• From 2009 to 2015 the number of accidents resulting in severe injuries increased by 62%, from about 60,000 in 2009 to 97,000 in 2015.
  • In 2016 about 119,000 truck accidents resulted in injuries.

These statistics from IIHS.org provide some insight into commercial truck accidents in 2018:

  • 4,136 people died in large truck crashes; 16% of those who died were truck drivers, 67% were passengers or drivers of cars and other passenger vehicles, and 15% were motorcyclists, pedestrians, or bicyclists.
  • 62% of those who died in large trucks were involved in multiple-vehicle crashes with another large truck.
  • Out of all motor vehicle accident fatalities, 11% were large truck crashes.
  • 74% of deaths in commercial truck collisions were accidents that involved tractor-trailers.
  • 52% of large truck crash fatalities happened on major roads other than interstates and freeways, with rural areas experiencing the highest number of commercial trucking accidents.
  • 50% of commercial truck accident fatalities happened between the hours of 6 a.m. and 3 p.m., compared with 30% of accident deaths that did not involve large trucks.

The following facts are from 2019 data shared by the U.S. Department of Transportation’s Fatality Analysis Reporting System (FARS):

  • 97% of deaths from accidents involving a passenger vehicle versus large truck accident, were suffered by those driving or riding in the passenger vehicle.
  • 64% of those who died in large trucks were involved in multiple-vehicle crashes with another large truck – a 2% increase over 2018.
  • 12% of all passenger vehicle occupant fatalities and 22% of passenger vehicle occupant deaths caused by multiple-vehicle accidents, involved crashes with large trucks.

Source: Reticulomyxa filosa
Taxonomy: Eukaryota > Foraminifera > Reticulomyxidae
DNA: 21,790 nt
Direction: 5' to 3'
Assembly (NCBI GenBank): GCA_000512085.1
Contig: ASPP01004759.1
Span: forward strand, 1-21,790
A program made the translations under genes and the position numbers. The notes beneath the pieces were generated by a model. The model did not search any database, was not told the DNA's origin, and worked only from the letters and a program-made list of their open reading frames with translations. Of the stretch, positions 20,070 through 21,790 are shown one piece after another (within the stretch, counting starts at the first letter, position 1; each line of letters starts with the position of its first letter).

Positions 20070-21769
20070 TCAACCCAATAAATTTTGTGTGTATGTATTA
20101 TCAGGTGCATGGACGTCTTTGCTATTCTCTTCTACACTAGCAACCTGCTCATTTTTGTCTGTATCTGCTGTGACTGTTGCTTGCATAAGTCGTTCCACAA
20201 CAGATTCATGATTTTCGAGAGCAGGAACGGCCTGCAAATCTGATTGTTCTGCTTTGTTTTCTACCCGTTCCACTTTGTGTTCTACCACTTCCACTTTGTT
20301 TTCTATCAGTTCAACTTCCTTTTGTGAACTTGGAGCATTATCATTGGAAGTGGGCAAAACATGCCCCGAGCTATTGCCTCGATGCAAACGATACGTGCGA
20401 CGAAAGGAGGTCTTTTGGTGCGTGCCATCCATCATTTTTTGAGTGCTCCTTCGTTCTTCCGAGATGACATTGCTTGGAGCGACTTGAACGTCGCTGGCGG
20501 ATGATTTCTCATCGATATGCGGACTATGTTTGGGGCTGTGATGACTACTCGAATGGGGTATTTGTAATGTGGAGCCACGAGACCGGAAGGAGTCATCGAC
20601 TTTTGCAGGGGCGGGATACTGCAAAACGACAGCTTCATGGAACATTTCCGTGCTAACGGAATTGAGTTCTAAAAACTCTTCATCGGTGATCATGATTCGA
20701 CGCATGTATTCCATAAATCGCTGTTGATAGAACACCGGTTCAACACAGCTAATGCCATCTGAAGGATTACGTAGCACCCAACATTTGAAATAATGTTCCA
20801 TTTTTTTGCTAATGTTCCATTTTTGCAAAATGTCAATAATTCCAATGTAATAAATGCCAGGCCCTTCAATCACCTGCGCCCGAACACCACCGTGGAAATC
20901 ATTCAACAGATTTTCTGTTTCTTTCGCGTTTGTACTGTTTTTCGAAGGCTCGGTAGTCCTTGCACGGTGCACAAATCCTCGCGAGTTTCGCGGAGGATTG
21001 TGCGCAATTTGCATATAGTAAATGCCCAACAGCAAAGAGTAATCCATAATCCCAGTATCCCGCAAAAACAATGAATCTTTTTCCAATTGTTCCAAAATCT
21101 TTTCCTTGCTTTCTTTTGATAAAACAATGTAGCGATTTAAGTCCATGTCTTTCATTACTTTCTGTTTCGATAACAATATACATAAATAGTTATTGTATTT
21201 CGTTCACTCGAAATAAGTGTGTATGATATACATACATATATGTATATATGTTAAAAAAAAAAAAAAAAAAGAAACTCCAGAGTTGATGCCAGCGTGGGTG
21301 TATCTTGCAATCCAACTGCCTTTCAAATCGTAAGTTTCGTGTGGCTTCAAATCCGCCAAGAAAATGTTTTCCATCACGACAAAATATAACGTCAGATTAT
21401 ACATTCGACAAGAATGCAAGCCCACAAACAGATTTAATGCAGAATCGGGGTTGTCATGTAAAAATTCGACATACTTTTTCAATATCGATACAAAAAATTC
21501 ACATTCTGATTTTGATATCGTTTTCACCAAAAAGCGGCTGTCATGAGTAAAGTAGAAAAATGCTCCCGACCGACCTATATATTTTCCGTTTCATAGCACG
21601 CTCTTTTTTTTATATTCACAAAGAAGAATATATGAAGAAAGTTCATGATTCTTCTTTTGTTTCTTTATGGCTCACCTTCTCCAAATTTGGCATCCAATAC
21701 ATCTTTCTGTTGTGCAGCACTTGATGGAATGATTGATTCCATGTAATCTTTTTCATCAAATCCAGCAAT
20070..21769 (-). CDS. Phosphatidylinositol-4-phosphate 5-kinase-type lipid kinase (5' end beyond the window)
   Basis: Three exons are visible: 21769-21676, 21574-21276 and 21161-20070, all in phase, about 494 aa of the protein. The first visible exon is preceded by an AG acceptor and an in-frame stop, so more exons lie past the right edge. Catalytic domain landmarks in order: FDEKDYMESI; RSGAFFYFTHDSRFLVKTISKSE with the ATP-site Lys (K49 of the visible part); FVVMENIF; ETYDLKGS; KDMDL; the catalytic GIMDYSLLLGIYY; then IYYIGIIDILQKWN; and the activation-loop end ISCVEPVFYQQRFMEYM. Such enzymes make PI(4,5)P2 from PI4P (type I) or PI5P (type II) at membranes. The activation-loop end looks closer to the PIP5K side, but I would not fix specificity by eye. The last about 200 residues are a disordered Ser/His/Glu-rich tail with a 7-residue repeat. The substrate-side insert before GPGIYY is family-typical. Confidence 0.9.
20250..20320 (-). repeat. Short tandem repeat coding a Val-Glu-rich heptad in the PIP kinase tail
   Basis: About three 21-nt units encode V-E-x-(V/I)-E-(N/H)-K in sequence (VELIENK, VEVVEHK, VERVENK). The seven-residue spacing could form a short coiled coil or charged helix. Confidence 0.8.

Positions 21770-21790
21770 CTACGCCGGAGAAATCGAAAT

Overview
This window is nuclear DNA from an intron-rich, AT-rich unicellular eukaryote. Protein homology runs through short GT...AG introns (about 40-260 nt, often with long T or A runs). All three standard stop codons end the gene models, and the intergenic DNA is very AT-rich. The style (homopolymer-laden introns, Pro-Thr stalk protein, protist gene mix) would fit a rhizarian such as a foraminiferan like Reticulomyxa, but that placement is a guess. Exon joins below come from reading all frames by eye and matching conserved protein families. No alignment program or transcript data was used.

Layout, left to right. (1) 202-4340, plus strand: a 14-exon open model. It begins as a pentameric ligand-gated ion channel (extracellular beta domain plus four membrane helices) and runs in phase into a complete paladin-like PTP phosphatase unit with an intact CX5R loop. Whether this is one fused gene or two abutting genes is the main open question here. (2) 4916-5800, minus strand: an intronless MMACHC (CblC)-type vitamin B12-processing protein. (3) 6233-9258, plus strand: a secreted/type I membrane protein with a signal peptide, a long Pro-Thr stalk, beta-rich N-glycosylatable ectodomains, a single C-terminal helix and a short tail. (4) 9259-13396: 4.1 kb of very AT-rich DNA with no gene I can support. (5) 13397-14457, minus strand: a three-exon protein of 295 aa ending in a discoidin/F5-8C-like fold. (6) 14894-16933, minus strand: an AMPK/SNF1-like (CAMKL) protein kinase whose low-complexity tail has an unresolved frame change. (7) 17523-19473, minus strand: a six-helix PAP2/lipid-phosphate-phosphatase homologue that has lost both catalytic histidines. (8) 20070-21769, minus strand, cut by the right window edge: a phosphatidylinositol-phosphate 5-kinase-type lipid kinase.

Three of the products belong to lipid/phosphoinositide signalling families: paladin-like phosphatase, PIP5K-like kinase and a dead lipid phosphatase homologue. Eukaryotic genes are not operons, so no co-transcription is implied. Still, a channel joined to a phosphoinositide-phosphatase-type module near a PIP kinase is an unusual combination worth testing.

• Among vehicle occupants who were killed in large truck crashes, truck accident fatality rates have decreased substantially since 1975. (Both the rate of passenger vehicle occupant deaths per truck mile traveled and the rate of large truck occupant deaths per truck mile traveled).

Who Is Liable for a Trucking Accident?

Liability for a trucking accident could potentially fall to one or more parties depending on the circumstances surrounding the accident.

  • The truck driver may absorb liability if the driver was under the influence of alcohol or illicit drugs, using the vehicle for purposes other than job duties, or otherwise acting outside the scope of employment.
  • The trucking company may be liable for a driver’s actions if the company failed to conduct required background checks, failed to properly train the driver, or assigned work to an unqualified or uncertified driver. Driver error can easily cause a serious trucking accident, and truck drivers have a higher duty of care on the road than other drivers due to the dangerous nature of their vehicles.
  • A product manufacturer would be liable if a faulty vehicle or vehicle part causes an accident. For example, if a truck recently had new brakes installed and they failed during their first use, this could indicate a defect. If the brakes were defective, liability for the damages from the accident would fall to the manufacturer. The manufacturer would also need to take steps to recall other products that share the defect.
  • It is possible for liability for a trucking accident caused by road damage to fall to the local, state, or federal government depending on the location and type of road. However, pursuing a lawsuit against any government entity entails unique restrictions, and the responsible government entity may have sovereign immunity against civil claims.
  • A third party such as another passenger vehicle driver could bear responsibility for your truck accident damages. If another driver lingered in a truck’s blind spot, drove aggressively, or otherwise caused an accident with a commercial vehicle that also damaged your vehicle and injured you, that driver is liable for your damages.
  • A distributor or shipping service provider may face liability if the company improperly packed a truck and let it depart with an imbalanced load. Tractor-trailers have higher centers of gravity than smaller vehicles and are therefore more vulnerable to tip-overs during sharp turns.
  • The party responsible for the truck’s maintenance could face liability if a foreseeable and preventable mechanical issue caused the accident or if the maintenance personnel failed to conduct appropriate vehicle maintenance in accordance with applicable regulations.

Ultimately, one or more parties may bear liability for the damages from a trucking accident. A plaintiff with a truck accident claim must refer to state law to determine how negligence applies, whether they bear any contributory or comparative negligence for the accident, and assess the total extent of his or her damages.